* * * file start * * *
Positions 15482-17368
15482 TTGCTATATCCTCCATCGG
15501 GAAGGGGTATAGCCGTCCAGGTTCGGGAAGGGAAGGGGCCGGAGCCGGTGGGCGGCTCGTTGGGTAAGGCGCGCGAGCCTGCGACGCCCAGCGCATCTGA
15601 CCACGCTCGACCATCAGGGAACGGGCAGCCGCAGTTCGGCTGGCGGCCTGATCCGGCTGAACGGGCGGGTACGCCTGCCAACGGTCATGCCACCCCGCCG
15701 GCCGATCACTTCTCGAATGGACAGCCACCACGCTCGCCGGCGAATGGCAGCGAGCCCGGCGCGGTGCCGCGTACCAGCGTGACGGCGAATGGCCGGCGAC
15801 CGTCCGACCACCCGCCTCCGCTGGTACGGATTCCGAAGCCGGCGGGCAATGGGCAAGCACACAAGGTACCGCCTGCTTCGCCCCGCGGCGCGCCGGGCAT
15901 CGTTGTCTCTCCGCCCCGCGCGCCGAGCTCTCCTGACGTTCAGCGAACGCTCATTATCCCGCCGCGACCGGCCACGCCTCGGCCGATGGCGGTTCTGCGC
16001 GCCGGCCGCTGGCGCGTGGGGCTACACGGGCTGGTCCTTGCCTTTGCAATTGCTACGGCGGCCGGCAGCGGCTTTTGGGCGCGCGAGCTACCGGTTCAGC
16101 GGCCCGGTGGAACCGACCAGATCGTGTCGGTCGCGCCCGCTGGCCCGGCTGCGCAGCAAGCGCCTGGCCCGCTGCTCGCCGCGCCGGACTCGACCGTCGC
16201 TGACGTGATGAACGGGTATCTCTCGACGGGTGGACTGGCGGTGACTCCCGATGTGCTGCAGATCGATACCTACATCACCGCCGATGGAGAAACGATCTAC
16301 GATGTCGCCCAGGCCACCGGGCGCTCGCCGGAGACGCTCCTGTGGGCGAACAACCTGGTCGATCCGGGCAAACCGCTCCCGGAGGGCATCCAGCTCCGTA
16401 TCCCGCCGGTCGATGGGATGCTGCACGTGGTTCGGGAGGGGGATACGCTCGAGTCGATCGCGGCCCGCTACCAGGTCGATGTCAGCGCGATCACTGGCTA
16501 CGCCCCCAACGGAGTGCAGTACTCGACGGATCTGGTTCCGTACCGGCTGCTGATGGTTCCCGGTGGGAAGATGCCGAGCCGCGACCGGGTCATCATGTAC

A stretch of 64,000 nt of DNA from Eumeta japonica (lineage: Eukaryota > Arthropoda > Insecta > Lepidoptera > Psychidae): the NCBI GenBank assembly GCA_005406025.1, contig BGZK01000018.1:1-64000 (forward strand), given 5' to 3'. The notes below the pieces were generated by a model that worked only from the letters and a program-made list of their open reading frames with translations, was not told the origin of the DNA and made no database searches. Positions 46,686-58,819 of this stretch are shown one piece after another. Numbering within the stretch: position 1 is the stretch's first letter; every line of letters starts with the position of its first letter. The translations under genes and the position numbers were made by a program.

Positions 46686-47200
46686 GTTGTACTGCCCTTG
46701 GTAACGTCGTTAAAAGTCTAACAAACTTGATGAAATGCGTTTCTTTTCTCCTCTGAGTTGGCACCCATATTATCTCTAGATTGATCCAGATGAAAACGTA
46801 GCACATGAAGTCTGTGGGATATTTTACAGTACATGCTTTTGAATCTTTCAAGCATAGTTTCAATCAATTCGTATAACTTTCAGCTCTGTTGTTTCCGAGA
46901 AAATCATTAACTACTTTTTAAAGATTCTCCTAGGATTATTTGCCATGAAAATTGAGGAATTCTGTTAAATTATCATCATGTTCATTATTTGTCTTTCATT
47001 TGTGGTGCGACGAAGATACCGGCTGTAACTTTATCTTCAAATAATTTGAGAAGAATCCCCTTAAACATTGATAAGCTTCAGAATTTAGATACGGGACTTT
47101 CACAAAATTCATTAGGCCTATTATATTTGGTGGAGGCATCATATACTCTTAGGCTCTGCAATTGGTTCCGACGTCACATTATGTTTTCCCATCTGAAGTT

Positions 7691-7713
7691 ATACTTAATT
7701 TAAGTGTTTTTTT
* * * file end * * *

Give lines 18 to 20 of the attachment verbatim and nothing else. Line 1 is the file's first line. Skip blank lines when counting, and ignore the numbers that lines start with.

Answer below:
46801 GCACATGAAGTCTGTGGGATATTTTACAGTACATGCTTTTGAATCTTTCAAGCATAGTTTCAATCAATTCGTATAACTTTCAGCTCTGTTGTTTCCGAGA
46901 AAATCATTAACTACTTTTTAAAGATTCTCCTAGGATTATTTGCCATGAAAATTGAGGAATTCTGTTAAATTATCATCATGTTCATTATTTGTCTTTCATT
47001 TGTGGTGCGACGAAGATACCGGCTGTAACTTTATCTTCAAATAATTTGAGAAGAATCCCCTTAAACATTGATAAGCTTCAGAATTTAGATACGGGACTTT